If you don't want to camp here, Warren, Pennsylvania, has a few dog-friendly hotels and is a 16-minute drive from the Buckaloons entrance to the forest and a 25-minute drive from the Heart's Content Trailhead and the Rimrock Overlook Trailhead.
Campsite - Buckaloons Campground and Recreation area
Hotel - there are dog-friendly hotels in Warren, PA, 15 minutes from Buckaloons
Airbnb - check out Airbnbs in Warren, PA, you might find a better location this way
3-hour drive to…
Cuyahoga Valley National Park
After about a 3-hour drive, you will be at your next stop: Cuyahoga Valley National Park. This park is situated near Cleveland, Ohio, a 30-minute drive, and Akron, OH, a 15-minute drive. There’s a lot to see in the national park and the surrounding areas. It is also closer to grocery stores and such. You can easily refill your food, water, and gas supply in nearby towns, like Stow or Akron. We also hiked, camped, and enjoyed the Stow, OH area (closest to our campsite at Silver Springs Campground).
Hiking Trails in Cuyahoga Valley National Park
Brandywine Gorge Trail - 1.4-mile loop, waterfall (also accessible without hiking the entire trail)
Ledges Trail - 2.3-mile loop, beautiful rock formations
Kendall Lake Loop Trail - 4.3-mile loop, pretty pond view
Where to Stay in Cuyahoga Valley NP
We stayed at Silver Springs Campground, about a 10 to 20-minute drive to many Cuyahoga trailheads, including the trail above. This campground is fairly wooded, and there are some pretty, easy hiking trails here. Bonus: there is also a dog park, Bow Wow Beach, located at this campground!
There is no camping available within Cuyahoga Valley National Park, so we highly recommend this campground. It’s close to Stow, OH, which has everything you might need for groceries and supplies. And it's close to Akron and Cleveland if you want to add those stops to your road trip!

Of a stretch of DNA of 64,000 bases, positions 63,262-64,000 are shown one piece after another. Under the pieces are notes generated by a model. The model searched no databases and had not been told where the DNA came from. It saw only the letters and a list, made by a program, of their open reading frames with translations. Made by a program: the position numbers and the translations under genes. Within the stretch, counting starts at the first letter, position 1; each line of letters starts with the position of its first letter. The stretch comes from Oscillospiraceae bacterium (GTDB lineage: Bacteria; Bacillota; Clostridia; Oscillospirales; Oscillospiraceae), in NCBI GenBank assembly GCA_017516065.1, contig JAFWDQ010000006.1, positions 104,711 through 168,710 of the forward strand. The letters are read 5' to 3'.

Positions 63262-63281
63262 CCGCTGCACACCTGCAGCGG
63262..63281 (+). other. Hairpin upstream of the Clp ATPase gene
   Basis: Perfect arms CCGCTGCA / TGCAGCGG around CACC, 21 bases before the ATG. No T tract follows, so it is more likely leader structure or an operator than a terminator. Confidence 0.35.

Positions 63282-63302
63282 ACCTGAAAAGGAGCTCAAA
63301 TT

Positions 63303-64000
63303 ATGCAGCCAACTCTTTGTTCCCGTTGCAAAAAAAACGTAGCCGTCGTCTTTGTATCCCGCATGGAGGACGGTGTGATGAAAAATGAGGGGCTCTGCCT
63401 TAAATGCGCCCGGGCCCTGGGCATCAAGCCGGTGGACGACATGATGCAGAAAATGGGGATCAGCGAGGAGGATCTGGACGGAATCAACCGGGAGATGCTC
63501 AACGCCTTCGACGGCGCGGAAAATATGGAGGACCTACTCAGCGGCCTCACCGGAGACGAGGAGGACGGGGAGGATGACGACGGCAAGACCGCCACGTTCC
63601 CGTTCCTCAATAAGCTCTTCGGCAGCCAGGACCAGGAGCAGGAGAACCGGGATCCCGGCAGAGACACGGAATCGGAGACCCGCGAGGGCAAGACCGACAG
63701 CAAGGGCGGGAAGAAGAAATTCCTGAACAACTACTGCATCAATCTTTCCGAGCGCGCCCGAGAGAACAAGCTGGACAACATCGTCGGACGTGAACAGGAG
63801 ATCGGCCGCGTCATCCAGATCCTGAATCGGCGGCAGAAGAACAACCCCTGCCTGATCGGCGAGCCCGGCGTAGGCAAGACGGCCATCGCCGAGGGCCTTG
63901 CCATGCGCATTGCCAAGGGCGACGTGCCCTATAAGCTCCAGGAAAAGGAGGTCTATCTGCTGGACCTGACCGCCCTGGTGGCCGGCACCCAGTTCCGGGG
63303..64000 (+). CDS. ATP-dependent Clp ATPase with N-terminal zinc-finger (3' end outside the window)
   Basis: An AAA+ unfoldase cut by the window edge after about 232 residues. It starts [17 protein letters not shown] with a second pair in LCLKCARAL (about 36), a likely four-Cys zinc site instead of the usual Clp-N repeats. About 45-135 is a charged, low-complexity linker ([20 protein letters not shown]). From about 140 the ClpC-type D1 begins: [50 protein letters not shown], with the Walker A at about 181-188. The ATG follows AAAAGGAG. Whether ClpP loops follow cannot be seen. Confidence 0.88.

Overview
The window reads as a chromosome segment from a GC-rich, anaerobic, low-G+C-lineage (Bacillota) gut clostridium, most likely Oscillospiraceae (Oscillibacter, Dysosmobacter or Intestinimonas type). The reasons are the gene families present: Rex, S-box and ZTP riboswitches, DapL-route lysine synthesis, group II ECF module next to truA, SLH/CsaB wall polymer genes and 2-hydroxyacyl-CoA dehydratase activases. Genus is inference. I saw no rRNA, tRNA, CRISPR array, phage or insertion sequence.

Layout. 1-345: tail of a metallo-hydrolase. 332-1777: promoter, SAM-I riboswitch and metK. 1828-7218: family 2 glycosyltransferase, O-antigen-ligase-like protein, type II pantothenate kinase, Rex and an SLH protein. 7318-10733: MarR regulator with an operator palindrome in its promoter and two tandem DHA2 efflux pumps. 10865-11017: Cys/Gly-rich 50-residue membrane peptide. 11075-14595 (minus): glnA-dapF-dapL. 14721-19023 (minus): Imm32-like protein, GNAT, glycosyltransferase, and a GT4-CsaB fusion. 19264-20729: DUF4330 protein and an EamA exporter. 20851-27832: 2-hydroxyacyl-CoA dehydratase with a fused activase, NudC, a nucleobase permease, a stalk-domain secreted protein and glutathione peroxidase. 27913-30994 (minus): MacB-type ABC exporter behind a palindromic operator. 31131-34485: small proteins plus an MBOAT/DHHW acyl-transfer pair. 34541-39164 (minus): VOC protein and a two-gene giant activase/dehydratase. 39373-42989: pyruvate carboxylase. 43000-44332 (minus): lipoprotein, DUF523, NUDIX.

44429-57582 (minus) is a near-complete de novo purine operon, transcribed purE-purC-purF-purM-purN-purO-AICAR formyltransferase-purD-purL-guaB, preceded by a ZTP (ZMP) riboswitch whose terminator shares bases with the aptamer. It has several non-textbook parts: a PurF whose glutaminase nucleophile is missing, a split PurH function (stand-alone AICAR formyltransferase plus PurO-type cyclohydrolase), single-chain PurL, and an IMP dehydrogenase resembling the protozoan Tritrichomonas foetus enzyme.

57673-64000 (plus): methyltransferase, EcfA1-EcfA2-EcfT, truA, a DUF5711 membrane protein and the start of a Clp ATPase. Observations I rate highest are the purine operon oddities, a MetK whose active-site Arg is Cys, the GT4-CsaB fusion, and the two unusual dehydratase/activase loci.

Campsite - Silver Springs Campground in Stow, Ohio
Hotel - We recommend looking in Stow or Macedonia, OH for a hotel, two nearby towns; there is also an inn that offers lodging in the park
Airbnb - there are lots of Airbnbs in the surrounding towns of Cuyahoga Valley NP as well
We loved this dog-friendly road trip and these national parks became some of our favorites, so we wanted to share it with you! It really makes for a great first road trip with dogs.
Be prepared to meet other dogs on this trip, as it is VERY dog-friendly. Below is a breakdown of our route and how long it took to drive between the national parks. Not bad for hitting four parks and four states in 8 to 10 days!
New River Gorge National Park - 2 days
Drive 4 hours to Virginia
Shenandoah National Park - 2 days
Drive 6.5 hours to Pennsylvania
Allegheny National Forest - 2 days
Drive 3 hours to Ohio
Cuyahoga Valley National Park - 2 days
If you’re looking for a dog-friendly trip in the U.S., start planning here! This was a great road-tripping route with all dog-friendly national parks conveniently located fairly close to each other. We chose these four places because of their locations, hiking trails, and the fact that they all welcome dogs. If you need recommendations for what to pack when camping and hiking with dogs, we've got you covered!
We highly recommend this trip for anyone looking to explore nature in the northeastern US. You can always take this route in reverse if you’re coming from the North, but whichever direction you go, these 4 locations make for a great adventure.
Read Also: 21 Car Camping Essentials
Start planning, grab your gear, gather your dog, and hit the road. Happy adventuring!